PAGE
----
It’s that time again! This Sunday, the Academy of Motion Picture Arts and Sciences will hand out awards to whatever films win the most votes from its members! But in what is essentially a popularity contest, influenced by multi-million dollar ad campaigns and industry-insider connections, how is one to make sense of it all? Well, if you’re part of a betting pool or you’re just curious about what’s going to happen, read on for my expectations and personal picks! Continue reading Oscar 2016 Predictions
Hello and welcome to a brand new episode of Firsties! This week we cover the midway point of You’re the Worst’s first season, with Sunday Funday and PTSD. Enjoy!
Firewatch is notable for its ambition over anything else. It’s technically in the same genre as other recent “walking simulators” like Gone Home and The Vanishing of Ethan Carter, but here the player engages more directly with the narrative, or narratives, as it turns out. The game begins by setting up your character’s tragic backstory in a way that I’ve never seen done in a 3D title, incorporates a growing relationship between two characters into almost all of the game’s interactions, hints at a conspiracy thriller plotline, and tells another personal tale of tragedy along the way. That all of these narratives fail to come together in a significant way is perhaps understandable, then, but I was still hoping that the separate threads would feel more complete than they ultimately do.
I’ll try to stay away from overt spoilers in this review, but let’s begin with lead-character Henry’s personal backstory. The slightly-interactive opening is beautiful in its minimalism, and borrows heavily from narratives like Pixar’s Up. The goal is clearly to give the player-character baggage that informs his actions in the otherwise-disconnected main narrative. However, unlike Up, Firewatch fails to really provide an arc for its characters. He takes his job as a fire lookout at a national park as a reprieve from his crumbling marriage, and by the end of the title, that’s all it ever is. He doesn’t come to terms with anything, he doesn’t make any major decisions, he just gets wrapped up in a separate plotline with his boss, Delilah.
Room’s premise is interesting enough that, even if it were a complete failure, it would be worth seeing. The film is presented entirely from the viewpoint of Jack, a five-year-old boy who has lived his entire life inside a garden shed. His concept of reality is what he can physically touch inside of Room. Anything outside exists in “outer space,” and all of the people and places he sees on television are simply unreal. The psychological state is both fascinating and completely believable, but also prevents him from understanding how dire his situation is: he’s being held captive along with his mother by a psychopathic rapist who also happens to be his own biological father.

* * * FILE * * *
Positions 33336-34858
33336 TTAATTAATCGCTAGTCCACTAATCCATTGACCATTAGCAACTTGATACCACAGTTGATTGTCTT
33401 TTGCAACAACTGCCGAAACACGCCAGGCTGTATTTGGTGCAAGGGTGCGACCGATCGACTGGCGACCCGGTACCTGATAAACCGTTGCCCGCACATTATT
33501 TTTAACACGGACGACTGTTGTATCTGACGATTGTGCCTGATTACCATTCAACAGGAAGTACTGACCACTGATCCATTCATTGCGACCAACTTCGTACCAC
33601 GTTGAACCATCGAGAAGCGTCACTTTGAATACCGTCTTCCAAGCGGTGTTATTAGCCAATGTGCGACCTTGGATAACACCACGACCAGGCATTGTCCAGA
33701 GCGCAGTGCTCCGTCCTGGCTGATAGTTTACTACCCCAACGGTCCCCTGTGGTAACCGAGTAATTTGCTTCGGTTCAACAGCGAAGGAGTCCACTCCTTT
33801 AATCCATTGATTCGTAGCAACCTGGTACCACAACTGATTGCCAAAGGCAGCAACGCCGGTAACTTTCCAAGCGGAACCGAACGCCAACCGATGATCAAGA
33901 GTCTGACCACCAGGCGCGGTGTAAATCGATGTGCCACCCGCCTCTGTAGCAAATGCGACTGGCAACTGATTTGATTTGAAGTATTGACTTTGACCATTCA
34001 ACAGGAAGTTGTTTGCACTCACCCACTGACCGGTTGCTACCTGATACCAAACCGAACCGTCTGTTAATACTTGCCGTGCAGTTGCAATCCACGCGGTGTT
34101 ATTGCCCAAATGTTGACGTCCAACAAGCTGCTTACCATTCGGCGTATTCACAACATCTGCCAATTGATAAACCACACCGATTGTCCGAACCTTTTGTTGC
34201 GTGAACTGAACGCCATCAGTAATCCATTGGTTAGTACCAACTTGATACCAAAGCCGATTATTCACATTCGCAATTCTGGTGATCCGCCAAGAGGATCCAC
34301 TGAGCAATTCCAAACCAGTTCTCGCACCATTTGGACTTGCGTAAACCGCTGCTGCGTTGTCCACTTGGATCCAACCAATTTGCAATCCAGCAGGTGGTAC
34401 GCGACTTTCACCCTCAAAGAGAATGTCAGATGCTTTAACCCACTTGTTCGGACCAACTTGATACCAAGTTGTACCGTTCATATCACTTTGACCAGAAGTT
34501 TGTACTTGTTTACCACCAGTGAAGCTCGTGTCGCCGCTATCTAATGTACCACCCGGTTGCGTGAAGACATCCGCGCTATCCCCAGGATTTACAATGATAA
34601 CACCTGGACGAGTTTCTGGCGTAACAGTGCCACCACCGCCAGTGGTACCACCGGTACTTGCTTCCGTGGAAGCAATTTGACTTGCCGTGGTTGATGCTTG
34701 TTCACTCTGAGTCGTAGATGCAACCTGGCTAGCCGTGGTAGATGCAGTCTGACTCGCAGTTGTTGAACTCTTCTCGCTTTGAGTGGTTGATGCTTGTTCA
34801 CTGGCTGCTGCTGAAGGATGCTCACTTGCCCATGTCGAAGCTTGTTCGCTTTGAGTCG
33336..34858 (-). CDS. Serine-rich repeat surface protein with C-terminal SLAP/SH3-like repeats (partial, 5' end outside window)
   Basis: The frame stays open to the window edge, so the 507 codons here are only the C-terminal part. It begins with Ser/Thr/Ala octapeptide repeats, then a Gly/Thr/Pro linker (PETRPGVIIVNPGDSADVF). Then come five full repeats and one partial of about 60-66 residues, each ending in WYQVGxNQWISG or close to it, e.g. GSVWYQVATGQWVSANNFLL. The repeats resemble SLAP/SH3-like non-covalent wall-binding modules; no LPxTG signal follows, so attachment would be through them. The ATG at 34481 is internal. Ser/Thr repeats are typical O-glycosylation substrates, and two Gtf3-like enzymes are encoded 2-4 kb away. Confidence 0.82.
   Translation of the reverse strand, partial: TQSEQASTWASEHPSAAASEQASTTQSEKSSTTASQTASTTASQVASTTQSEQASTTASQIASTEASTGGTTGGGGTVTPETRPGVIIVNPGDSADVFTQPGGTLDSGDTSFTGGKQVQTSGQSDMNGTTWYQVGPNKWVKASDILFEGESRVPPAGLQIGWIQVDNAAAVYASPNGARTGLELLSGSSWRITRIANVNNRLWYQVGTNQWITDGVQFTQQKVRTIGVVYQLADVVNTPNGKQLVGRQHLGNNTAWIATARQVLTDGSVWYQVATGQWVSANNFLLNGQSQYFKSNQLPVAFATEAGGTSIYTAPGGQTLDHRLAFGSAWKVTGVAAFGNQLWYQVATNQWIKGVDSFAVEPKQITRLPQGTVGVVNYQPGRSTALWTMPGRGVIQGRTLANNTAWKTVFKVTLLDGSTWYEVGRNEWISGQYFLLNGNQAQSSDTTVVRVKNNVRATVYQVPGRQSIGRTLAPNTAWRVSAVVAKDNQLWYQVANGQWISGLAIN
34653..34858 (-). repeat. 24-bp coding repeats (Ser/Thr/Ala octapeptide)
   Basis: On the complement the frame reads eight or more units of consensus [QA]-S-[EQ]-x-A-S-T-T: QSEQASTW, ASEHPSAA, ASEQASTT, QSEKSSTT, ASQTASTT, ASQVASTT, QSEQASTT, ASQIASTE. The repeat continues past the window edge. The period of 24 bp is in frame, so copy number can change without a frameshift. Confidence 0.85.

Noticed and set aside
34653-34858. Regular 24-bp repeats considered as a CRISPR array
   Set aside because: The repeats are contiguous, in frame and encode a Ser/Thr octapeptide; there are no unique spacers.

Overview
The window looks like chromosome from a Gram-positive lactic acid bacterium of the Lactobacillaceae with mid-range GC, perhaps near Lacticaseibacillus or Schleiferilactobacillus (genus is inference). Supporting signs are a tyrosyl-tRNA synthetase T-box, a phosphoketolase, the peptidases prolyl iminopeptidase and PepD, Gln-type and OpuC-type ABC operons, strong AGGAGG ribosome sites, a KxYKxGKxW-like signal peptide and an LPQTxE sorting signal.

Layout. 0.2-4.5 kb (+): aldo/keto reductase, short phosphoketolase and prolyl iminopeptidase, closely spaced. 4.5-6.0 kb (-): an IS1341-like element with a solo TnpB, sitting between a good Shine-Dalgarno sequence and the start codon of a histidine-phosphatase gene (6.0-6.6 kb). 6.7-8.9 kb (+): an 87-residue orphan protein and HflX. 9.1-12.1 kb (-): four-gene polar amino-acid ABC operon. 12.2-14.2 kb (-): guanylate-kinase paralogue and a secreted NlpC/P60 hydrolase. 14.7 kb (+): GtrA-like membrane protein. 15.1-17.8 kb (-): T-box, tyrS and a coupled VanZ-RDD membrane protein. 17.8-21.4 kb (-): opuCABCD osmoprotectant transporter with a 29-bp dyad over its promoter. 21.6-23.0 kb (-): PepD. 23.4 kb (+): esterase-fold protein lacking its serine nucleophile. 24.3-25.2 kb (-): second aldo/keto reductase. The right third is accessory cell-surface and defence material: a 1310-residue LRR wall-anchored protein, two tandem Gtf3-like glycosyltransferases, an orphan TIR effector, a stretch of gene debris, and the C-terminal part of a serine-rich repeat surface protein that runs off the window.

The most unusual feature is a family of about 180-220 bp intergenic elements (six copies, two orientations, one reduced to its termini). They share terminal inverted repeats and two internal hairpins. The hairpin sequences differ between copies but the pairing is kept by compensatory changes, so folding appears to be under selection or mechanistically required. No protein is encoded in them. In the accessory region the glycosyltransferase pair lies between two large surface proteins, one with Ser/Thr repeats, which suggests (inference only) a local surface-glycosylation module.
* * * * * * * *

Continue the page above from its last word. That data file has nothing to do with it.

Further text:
By presenting the story from Jack’s point of view, the film plays with the discrepancy between what we understand to be happening and the actual narration. Jack talks excitedly about the TV world, and the other planets with dinosaurs and dogs and all of the other things that he knows don’t actually exist, yet as an audience we feel constrained and discomforted by the tiny room that represents all of Jack’s known existence. As for his mother, we know what’s happening every night when “Old Nick” pays her a visit, and we understand what she’s talking about when she explains her kidnapping story to her son. But Jack doesn’t, so when he explodes at his mother and calls her a “liar,” we empathize more with her than our narrator.
Netflix’s documentary mini-series Making A Murderer has sparked a large debate, online and in the real world, over whether or not Steven Avery is guilty of the murder of Teresa Halbach. There’s a strong argument for either case: Avery has a rough history and a wealth of physical evidence against him, but there’s also very strong reason to believe that said evidence was tampered with by a police department with a strong motive to frame him. The documentary also chooses to ignore some character-debilitating evidence that has since come to light, but such evidence is not as damning as many would like to believe. No matter how much people argue around the water cooler, it’s likely that we’ll never know for sure whether Avery is guilty of Teresa Halbach’s murder.
But what many seem to miss is that, in a way, Avery’s guilt is beside the point. Making A Murderer is far more significant for its damning indictment of the United States justice system. Not only are the basic tenants of law frequently upended or ignored, but the inherent bias AGAINST the defendant, who is supposed to be “innocent until proven guilty,” is shocking and abhorrent.